Telkom's Openserve is next up for a JSE listing


Telkom’s sprawling wholesale division, Openserve, is likely to be the next unit of the telecommunications group to be listed on the JSE.

That’s according to Telkom group CEO Sipho Maseko, who was speaking to TechCentral in an interview on Tuesday following the announcement that the group plans to list its masts and towers business, Swiftnet, on the Johannesburg bourse soon to unlock shareholder value.

News of the planned listing of Swiftnet sent Telkom shares soaring on Tuesday, rising more than 15%.

Once the Swiftnet listing is concluded, it’s very likely, Maseko said, that Openserve will follow with a JSE listing of its own, also designed to unlock trapped value.

He said there is considerable future value in Openserve, especially since it has invested considerably in fibre infrastructure in recent years, including fibre to the home and fibre to the business.

A listing of Telkom’s data centre assets is also a possibility, though a decision about how to unlock value in that business still hasn’t been taken and whatever is done will only happen after the Openserve unlock.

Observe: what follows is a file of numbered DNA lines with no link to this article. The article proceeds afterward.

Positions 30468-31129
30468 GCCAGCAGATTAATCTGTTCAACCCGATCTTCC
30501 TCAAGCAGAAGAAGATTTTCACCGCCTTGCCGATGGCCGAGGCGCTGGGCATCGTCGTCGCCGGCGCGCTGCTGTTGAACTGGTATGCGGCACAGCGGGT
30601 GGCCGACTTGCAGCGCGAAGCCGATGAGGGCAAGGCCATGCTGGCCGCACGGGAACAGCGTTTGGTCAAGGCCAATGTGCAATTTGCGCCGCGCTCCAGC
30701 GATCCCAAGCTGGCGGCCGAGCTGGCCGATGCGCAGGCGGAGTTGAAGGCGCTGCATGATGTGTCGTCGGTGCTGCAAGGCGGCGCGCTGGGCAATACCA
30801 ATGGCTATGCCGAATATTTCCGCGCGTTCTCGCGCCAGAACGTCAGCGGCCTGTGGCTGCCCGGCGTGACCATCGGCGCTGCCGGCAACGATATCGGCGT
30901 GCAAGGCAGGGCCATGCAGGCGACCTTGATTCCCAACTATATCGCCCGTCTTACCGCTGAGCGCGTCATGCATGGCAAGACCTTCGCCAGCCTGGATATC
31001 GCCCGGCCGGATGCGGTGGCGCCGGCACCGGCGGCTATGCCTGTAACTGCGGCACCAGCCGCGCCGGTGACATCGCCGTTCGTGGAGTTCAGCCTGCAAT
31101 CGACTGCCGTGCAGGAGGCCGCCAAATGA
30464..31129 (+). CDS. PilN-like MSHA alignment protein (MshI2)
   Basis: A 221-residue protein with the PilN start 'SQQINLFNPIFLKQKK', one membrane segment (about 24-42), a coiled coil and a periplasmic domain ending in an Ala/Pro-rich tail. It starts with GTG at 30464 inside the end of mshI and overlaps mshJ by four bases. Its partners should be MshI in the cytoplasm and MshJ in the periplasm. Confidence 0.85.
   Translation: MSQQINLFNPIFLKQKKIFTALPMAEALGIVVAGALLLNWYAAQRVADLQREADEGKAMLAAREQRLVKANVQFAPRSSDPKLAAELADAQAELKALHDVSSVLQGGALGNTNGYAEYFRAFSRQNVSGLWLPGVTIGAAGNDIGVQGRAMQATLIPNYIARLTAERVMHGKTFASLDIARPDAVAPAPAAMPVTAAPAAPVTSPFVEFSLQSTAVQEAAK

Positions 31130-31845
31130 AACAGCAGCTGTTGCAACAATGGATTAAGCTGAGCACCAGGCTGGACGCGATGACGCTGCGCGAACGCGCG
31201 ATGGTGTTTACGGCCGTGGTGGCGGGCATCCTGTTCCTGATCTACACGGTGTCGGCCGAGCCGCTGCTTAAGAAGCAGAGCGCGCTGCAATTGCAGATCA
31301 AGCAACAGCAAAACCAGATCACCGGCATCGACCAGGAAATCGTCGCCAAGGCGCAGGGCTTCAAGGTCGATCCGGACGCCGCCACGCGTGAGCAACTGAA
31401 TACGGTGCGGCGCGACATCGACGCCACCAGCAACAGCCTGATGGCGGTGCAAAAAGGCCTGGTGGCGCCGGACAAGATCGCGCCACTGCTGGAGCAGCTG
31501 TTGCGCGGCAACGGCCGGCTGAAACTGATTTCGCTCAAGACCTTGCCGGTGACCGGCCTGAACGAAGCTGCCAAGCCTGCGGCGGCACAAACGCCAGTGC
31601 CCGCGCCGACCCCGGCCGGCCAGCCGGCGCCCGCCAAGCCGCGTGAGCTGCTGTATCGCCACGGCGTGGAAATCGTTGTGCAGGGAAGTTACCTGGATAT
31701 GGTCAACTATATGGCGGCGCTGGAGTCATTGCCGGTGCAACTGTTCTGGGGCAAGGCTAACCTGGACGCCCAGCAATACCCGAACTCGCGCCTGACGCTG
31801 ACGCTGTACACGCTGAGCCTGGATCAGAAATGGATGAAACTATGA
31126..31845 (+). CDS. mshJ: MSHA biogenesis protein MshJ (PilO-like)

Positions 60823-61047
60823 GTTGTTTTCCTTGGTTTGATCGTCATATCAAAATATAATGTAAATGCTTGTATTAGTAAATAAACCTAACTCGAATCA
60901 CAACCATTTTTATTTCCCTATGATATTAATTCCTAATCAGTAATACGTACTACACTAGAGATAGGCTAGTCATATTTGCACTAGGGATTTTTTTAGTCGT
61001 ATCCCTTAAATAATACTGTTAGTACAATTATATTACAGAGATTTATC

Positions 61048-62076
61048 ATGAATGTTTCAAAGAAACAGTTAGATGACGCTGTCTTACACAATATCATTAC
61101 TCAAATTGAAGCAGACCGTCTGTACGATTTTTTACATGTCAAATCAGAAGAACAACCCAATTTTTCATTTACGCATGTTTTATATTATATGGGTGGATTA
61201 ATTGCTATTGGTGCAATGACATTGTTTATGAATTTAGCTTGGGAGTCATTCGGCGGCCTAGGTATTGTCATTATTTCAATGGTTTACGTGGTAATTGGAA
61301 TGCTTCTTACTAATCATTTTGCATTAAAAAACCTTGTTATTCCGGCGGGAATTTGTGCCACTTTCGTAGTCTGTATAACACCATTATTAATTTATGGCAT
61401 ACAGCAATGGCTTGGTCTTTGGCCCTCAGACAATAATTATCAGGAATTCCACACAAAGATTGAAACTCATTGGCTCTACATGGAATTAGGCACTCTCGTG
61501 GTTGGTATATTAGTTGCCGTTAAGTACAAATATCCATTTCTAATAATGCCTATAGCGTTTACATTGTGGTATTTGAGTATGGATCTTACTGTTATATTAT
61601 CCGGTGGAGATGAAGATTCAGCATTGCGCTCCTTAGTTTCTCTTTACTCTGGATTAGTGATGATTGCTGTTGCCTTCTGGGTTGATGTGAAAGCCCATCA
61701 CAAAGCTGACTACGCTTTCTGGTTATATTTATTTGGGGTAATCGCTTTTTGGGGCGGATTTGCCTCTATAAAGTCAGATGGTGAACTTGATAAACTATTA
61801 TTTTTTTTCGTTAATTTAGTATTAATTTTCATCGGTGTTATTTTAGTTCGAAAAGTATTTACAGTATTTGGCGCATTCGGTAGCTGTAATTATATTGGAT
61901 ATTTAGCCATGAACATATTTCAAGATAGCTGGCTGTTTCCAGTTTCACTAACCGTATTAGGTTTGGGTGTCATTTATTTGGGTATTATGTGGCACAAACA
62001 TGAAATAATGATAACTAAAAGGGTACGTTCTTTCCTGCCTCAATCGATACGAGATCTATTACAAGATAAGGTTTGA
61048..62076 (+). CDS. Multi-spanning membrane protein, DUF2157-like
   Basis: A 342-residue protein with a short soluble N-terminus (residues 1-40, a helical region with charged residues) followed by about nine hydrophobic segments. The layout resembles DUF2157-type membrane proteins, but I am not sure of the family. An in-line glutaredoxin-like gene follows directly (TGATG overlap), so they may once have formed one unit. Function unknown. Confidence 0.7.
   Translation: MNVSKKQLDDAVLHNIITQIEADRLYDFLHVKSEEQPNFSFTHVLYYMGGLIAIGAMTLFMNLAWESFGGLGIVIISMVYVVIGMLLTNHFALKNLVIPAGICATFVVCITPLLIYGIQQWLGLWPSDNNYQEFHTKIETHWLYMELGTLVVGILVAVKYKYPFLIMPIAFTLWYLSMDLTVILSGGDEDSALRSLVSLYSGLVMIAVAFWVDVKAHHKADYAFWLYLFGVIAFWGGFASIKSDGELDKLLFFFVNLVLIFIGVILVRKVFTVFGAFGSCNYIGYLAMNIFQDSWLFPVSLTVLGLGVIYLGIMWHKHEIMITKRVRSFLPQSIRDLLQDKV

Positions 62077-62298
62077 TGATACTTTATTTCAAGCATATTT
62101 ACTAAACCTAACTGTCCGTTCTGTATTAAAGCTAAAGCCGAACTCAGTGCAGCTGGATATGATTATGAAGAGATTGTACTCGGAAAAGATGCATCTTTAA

On Swiftnet, Maseko said Telkom opted for a listing over a strategic equity partner as it believes there is significant growth still to be had in towers and masts.

The plan is to create a free float of about 20% of Swiftnet at listing, but to expand the size of this over time. “In the fullness of time, we will probably be sub-50%,” Maseko said. “But there is still a lot of value that the Swiftnet team can add to this business.”

Government, which owns about 40% of Telkom, has given its full blessing to management’s value-unlock plan.

“Government has been very supportive of the overall strategy. We spoke about the value unlock and they understand the commercial logic of it,” he said. “They see the potential: Swiftnet will be liberated from Telkom and will drive the growth and expansion of towers on a carrier-neutral platform.”

Swiftnet’s clients include South Africa’s broadcasters and other mobile network operators.

“There is still a long runway (for Swiftnet). We have done reasonably well to decouple our masts and towers business, to position it an independent and agnostic towerco that can serve the interests of everyone,” said Maseko.